For all intents and purposes, it would appear that the IRS buckled under the intense blackmail by Scientology. CSI engaged in a vicious campaign of harassment and tort litigation designed to force the IRS into submission in spite of the Court’s decision.
It apparently worked.
In 1993, bypassing the Supreme Court’s ruling, the IRS capitulated and in exchange for ceasing of the harassment and pressure, granted CSI not only the very exemption heretofore legally denied them, but also bestowed upon them exclusive tax privileges as well as an outrageous dismissal of the majority of an almost BILLION dollar tax debt.
It would appear that the IRS and U.S. Treasury allow bullying and defiance to undermine the law.
No secret, closed door meeting conducted by harassed IRS officials constitutes a legal decision able to override the United States Supreme Court. Frankly this is tantamount to negotiating with terrorists.
The bottom line is that Scientology is a multi million dollar global conglomerate who exchanges goods and services for payment. They engage in franchise activities amongst their various front groups, collecting license fees and percentages of income from one group to another that flows eventually into David Miscavige’s control. They engage in regular fundraising activities, and their entire financial structure is constructed as a business model. What other religion has been awarded DotComm Awards for “honoring excellence in web creating and digital communication”. This excellence, as stated by dotCOMM, is part of digital public relations that generate customer engagement.
Do churches have customers or parishioners?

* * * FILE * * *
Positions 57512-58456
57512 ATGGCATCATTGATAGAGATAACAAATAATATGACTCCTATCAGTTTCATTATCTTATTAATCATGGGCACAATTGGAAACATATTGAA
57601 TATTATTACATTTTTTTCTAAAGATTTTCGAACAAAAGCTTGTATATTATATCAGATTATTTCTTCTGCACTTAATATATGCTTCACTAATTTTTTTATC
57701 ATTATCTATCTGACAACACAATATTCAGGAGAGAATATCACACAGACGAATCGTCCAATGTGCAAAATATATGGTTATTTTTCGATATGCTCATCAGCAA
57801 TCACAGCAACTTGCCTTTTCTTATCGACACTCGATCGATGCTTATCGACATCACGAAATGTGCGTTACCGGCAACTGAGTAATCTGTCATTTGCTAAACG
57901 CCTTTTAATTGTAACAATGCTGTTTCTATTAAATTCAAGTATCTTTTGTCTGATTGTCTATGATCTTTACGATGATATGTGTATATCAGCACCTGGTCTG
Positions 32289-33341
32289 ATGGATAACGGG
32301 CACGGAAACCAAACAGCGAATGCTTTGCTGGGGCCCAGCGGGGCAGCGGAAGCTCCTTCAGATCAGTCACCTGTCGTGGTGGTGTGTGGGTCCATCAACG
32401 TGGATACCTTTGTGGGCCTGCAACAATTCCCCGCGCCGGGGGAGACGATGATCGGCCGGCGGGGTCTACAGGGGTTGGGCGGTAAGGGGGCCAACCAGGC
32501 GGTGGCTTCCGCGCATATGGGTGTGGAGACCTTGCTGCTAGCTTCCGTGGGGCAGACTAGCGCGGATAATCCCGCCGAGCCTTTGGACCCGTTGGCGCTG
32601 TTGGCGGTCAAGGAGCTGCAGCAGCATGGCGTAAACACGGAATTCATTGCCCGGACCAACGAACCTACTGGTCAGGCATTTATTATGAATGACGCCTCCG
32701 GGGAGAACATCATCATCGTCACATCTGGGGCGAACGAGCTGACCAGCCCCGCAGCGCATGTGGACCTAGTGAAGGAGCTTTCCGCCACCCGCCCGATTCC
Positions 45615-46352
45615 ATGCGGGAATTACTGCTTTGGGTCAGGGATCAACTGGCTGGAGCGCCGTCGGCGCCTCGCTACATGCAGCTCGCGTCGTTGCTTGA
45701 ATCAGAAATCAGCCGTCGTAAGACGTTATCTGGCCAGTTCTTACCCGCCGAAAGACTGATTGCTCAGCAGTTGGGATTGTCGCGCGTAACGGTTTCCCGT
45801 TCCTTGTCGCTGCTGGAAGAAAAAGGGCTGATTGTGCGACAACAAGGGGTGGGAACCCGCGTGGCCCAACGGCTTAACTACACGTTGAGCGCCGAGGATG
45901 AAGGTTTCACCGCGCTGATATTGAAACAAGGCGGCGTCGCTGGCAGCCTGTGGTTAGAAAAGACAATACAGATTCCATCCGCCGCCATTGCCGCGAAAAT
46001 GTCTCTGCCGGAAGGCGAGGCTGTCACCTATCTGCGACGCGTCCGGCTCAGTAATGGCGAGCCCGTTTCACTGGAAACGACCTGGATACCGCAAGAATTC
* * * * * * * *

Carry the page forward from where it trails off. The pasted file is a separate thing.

With respect Sir, if it walks like a duck and quacks like a duck then it is, undoubtedly, a duck.
That the neither the IRS nor the U.S. Treasury sees fit to examine the circumstances surrounding the granting of this exemption is frustrating, concerning and, frankly, a serious questionable defiance of the Supreme Court’s ruling.
As a taxpayer and a Catholic who was not permitted to deduct my child’s private, religious school tuition while Scientology parents can, I personally find it angering that any attempt to communicate with either the IRS or the U.S. Treasury concerning the legitimacy or deserving of Scientology’s exemption is met with silence.
After a lengthy legal battle Scientology, who owed upwards of a billion dollars in taxes, lost their bid for an exemption yet now have more than they could have hoped for in financial perks and debt forgiveness.
I, who conscientiously pay my taxes without fail and who have not engaged in harassment or blackmail am not even granted the barest civility of a response to numerous letters concerning this subject.
I am respectfully requesting a comprehensive response to this letter. I am also requesting that an investigation be opened concerning the 501 (c) (3) exemption, legally denied to Scientology by the Supreme Court, and the exemption be revoked in accordance with the law as it stands.
I look forward to your timely response to this letter and I sincerely thank you in advance.
Stefani A Hutchison